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ville, proposing the immediate formation of a combined ministry. They were both in the country when these communications reached them. Earl Grey at once declined all union with Mr. Percival and Lord Liverpool, and did not come to town. Lord Grenville, who was in Cornwall, came inmediately to towil, but the next day declined the proposed alliance, because he should not be able to view it in any other light than as a dereliction of principle.

At the close of the year 1809, his Lordship was chosen Chancellor of the University of Oxford. His predecessor, the Duke of Portland, died on the soth of October, 1809. On this vacancy the candidates were Lord Grenville, Lord Eldon, and the Duke of Beaufort. The election commenced at ten o'clock on Wednesday morning, December 13th, and continued sitting day and night, without any adjournment, till ten o'clock on Thursday night, when the numbers were declared as follows:

406

For Lord Grenville

Lord Eldon
Duke of Beaufort

303
238

Majority for Lord Grenville

103

The number of those entitled to vote amounted to 1282, of whom 1037 polled. His Lordship was presented to the degree of D.C.L. by diploma nine days after his election ; and his installation took place in the Theatre on Tuesday, July 3d, 1810.

Lord Grenville continued in opposition to the government during the war; but on the final defeat of the French in 1814 he heartily congratulated the country on the prospect of an immediate peace, and in the following year supported ministers in their resolution to depose Napoleon. From that time he ceased to take so prominent a part in parliamentary discussions as he had previously done, except during the debates on Catholic emancipation, of which he deemed himself to be enlisted as the pledged and expected supporter.

In 1804 Lord Grenville edited the Letters which had

been written by the great Earl of Chatham to his nephew, Thomas Pitt (afterwards Lord Camelford), when at Cambridge. Besides several Speeches, &c. he also published a “ New Plan of Finance, as presented to Parliament, with the Tables, 1806." “ A Letter to the Earl of Fingal, 1810." He also defended his Alma Mater in a pamphlet, against the charge brought against her of having expelled Locke. He enriched an edition of Homer, privately printed, with valuable annotations; and translated several pieces from the Greek, English, and Italian, into Latin, which have been circulated among his friends under the title of “ Nugæ Metricæ.” His Lordship, as well as his brother, the Right Hon. Thomas Grenville, had collected a very valuable library.

Lord Grenville was the contemporary of some of the greatest men that ever adorned this country ; yet his abilities were not eclipsed in their presence.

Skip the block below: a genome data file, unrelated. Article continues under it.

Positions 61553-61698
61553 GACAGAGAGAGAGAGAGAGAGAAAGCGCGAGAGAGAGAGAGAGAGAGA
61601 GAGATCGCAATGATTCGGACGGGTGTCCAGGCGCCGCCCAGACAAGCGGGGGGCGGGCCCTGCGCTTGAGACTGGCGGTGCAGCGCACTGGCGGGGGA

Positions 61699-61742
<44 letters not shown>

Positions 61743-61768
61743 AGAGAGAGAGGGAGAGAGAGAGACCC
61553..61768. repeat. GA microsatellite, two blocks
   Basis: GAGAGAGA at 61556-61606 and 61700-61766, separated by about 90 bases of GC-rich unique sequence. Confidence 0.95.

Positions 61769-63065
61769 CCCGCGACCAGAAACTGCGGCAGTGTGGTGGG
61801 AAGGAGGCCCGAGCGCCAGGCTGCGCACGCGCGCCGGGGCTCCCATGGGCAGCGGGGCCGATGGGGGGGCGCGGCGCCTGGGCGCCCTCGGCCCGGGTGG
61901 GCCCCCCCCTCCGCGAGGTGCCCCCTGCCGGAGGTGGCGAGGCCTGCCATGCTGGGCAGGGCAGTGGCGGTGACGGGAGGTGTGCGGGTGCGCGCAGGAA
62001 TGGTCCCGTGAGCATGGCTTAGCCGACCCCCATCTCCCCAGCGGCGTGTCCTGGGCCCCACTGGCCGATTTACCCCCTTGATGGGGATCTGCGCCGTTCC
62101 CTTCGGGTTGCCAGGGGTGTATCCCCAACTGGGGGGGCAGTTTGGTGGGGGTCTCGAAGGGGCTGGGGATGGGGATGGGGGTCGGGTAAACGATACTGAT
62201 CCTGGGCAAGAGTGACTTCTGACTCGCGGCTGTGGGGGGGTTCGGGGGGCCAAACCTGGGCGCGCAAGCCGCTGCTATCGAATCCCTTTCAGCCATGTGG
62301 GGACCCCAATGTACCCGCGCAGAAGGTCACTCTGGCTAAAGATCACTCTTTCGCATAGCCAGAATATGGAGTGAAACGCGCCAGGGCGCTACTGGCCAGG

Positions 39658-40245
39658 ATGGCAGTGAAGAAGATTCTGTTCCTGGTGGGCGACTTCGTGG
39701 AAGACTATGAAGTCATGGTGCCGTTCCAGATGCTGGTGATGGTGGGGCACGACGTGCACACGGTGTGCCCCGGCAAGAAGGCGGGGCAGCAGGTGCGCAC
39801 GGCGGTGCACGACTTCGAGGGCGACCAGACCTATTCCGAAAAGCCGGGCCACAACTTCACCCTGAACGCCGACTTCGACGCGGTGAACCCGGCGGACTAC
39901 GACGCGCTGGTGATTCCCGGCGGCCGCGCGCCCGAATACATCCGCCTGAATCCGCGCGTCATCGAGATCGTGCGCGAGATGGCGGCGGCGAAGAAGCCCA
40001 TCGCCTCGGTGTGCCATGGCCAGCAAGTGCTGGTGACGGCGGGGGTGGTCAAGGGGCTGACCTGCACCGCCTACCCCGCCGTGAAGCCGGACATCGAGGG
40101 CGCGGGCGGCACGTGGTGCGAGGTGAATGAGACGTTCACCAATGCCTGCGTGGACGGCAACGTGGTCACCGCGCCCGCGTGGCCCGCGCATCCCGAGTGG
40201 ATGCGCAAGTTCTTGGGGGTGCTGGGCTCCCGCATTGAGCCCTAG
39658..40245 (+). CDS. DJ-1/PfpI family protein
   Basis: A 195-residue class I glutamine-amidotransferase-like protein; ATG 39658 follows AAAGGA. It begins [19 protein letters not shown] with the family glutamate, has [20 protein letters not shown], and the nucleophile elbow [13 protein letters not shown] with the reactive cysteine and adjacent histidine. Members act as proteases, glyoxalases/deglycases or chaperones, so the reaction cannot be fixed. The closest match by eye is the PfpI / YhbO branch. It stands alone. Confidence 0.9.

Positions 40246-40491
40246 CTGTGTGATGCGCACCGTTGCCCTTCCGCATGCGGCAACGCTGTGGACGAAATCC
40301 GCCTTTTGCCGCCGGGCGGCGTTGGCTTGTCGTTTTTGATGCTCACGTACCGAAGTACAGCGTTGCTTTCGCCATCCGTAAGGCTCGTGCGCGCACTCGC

As a statesman he was remarkable for sound practical views. As a speaker he was, perhaps, one of the most powerful debaters that ever appeared in the House of Lords. There was a commanding energy in his delivery, as well as in his style, which never failed to arrest the attention and command the admiration even of those who differed from him in sentiment. It has been said of him, that no orator ever produced so strong an impression by his manner in the first ten minutes of his speech; but the want of variety was a defect which began to be perceived after some time, and which, in the course of a long address, seldom failed to impress itself rather painfully upon the hearer. He always took care to prepare bimself on every subject on which he spoke, and his speeches were, therefore, full of matter. He did not possess the fire, the acuteness, and the indignant sarcasm of Lord Grey, but during a long period he was considered second only to his Lordship as an effective debater in the House of Lords; and the two were associated as the heads of the Opposition, with whom negotiations were carried on during several emergencies, when it becaine necessary or politic to make overtures for a new ministry.

The secret of the authorship of “ Junius” is known to have been intrusted to the shelves of the library of Stowe, and it has often been said that there would no longer be any reason to conceal it after the death of Lord Grenville. To his nephew, Lord Nugent, from his taste for literary employment, may, perhaps, be confided the office of disclosing this much-agitated secret to the world. We have understood that a most curious feature of the case is, that the real author has never been one of the favourite candidates.